Home Marketing Original Curly Queen Tia Mowry on Simplifying Haircare

Original Curly Queen Tia Mowry on Simplifying Haircare

Original Curly Queen Tia Mowry on Simplifying Haircare


It seems like everyone in Hollywood these days is releasing a fragrance, makeup line or other products. Yet with the success of Pattern Beauty by Tracee Ellis Ross, Kylie Cosmetics by Kylie Jenner and Beis by Shay Mitchell, among others, celeb-led brand success cannot be ignored.

And, in many cases, that success follows a deliberate strategy.

Many of these founders are focusing on a mission and ways to truly add value to their consumers’ lives, not just slap their name on a product that might’ve worked in the past. Take Selena Gomez’s brand Rare Beauty, which directs 1% of all sales to the Rare Impact Fund, an organization committed to addressing mental health and self-acceptance.

Actress and entrepreneur Tia Mowry is doing the same with 4U by Tia. The Sister Sister star created the natural hair care brand to focus on providing affordable products for curls, powered by science. Growing up in front of the camera as a child actor, having curly hair was seen as something different and viewed as difficult. Now in 4U by Tia’s first year as a business, Mowry is ready to even the playing field of products for curly hair.

A woman like me

As kids, many of us can recall the first time we felt seen or represented. It might have been a cartoon character who had a similar upbringing or an actor on a show with the same hair texture.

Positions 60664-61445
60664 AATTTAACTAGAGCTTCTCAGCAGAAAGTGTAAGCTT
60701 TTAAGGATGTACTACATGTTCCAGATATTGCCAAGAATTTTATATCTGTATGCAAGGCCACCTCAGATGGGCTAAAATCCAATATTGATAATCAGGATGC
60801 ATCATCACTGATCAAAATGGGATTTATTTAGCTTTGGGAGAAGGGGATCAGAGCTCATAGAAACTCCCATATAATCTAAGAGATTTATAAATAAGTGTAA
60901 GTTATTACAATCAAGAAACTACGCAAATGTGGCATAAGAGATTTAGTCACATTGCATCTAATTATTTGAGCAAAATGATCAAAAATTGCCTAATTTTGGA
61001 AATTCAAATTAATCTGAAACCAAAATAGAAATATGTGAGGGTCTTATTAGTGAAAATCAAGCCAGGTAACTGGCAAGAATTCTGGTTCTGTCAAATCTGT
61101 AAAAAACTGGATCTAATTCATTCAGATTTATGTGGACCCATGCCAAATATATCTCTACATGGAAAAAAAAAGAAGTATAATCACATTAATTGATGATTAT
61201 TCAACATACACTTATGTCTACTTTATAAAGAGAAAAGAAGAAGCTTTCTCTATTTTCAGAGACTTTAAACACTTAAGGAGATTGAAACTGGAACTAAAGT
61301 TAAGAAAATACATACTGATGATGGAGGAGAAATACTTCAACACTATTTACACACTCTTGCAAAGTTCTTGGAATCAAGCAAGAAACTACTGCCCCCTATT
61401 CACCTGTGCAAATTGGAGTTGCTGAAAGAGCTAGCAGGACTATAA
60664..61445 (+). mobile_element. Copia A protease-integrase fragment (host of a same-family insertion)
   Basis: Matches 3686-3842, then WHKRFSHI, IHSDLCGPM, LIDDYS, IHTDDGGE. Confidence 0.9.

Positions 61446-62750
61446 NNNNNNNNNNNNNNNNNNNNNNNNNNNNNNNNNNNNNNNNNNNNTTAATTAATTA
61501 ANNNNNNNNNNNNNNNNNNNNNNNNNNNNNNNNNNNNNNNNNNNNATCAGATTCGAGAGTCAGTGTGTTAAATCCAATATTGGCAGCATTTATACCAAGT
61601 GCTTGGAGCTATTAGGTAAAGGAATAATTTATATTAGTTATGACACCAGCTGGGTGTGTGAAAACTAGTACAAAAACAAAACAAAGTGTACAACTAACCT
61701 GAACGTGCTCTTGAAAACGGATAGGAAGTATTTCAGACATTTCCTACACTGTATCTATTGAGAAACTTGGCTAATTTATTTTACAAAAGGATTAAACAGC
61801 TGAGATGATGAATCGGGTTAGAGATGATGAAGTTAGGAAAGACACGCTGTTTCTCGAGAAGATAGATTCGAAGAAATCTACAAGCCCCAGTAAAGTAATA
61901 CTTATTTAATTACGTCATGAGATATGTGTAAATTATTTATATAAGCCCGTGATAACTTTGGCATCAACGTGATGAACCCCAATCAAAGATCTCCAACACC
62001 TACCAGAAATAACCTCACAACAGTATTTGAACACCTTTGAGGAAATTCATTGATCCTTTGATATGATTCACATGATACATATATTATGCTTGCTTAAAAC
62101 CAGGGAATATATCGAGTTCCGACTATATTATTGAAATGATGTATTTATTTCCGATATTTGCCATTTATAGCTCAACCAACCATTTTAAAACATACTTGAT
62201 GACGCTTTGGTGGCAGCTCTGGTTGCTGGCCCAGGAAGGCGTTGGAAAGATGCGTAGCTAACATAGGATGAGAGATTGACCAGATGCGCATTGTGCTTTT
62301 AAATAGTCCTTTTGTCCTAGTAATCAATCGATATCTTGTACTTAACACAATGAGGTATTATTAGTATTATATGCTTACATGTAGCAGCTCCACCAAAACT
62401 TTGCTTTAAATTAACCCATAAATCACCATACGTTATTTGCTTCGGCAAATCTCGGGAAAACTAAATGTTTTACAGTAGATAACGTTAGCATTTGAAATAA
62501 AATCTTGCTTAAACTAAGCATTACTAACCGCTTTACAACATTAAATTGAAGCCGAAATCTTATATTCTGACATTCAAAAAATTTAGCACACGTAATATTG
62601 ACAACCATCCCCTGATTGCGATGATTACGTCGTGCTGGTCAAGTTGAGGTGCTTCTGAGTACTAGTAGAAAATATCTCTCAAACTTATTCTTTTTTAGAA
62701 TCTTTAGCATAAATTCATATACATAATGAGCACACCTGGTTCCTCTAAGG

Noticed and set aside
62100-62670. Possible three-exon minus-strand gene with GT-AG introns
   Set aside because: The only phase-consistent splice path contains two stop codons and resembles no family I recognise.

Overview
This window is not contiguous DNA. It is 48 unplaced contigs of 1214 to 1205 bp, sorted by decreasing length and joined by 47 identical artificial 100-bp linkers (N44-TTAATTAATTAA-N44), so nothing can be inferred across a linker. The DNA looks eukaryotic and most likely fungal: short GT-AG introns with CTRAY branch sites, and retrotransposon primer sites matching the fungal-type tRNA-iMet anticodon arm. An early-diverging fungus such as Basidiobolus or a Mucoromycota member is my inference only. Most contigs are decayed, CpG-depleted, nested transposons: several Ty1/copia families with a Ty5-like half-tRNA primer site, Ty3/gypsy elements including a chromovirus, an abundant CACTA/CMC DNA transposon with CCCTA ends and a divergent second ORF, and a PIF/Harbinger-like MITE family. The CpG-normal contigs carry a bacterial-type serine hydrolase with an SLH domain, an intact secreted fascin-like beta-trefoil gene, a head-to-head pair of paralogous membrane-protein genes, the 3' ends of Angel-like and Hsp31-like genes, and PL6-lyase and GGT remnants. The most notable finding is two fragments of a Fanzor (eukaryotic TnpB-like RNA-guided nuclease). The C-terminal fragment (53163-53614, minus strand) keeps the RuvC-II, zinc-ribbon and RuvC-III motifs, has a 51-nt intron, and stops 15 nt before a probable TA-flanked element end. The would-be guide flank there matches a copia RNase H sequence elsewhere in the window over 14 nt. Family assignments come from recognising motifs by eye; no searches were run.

Nowadays, many shows like Netflix’s On My Block and ABC’s Abbott Elementary feature various characters of color, but this was not the norm for decades. According to data organization Beyond, the share of cable scripted shows featuring majority-minority casts topped 35% during the 2020-21 season—more than quadruple than the 2011-12 season.

“To be honest, when I was younger, I really didn’t feel like there was a lot of representation when it came to seeing women that looked like me,” Mowry told ADWEEK.

For Mowry and her twin sister, Tamera, keeping their hair natural on their ’90s sitcom Sister Sister was many people’s first impression of textured hair and helped others feel seen. “I’m glad that I was able to be that for other women,” Mowry said, although at times she felt societal pressure to change her hair. Crews on set, for instance, were sometimes unsure of how to style it, and products for textured hair were more limited.

In the past, brands that made products for textured hair seemed to take an approach that everyone with curly to kinky hair was the same. Most products for textured hair were found on a very small aisle that targeted Black hair. Nowadays, more brands like Carol’s Daughter, Shea Moisture and Mixed Chicks cater to various types of curly and kinky hair in major retailers like Walmart and Target.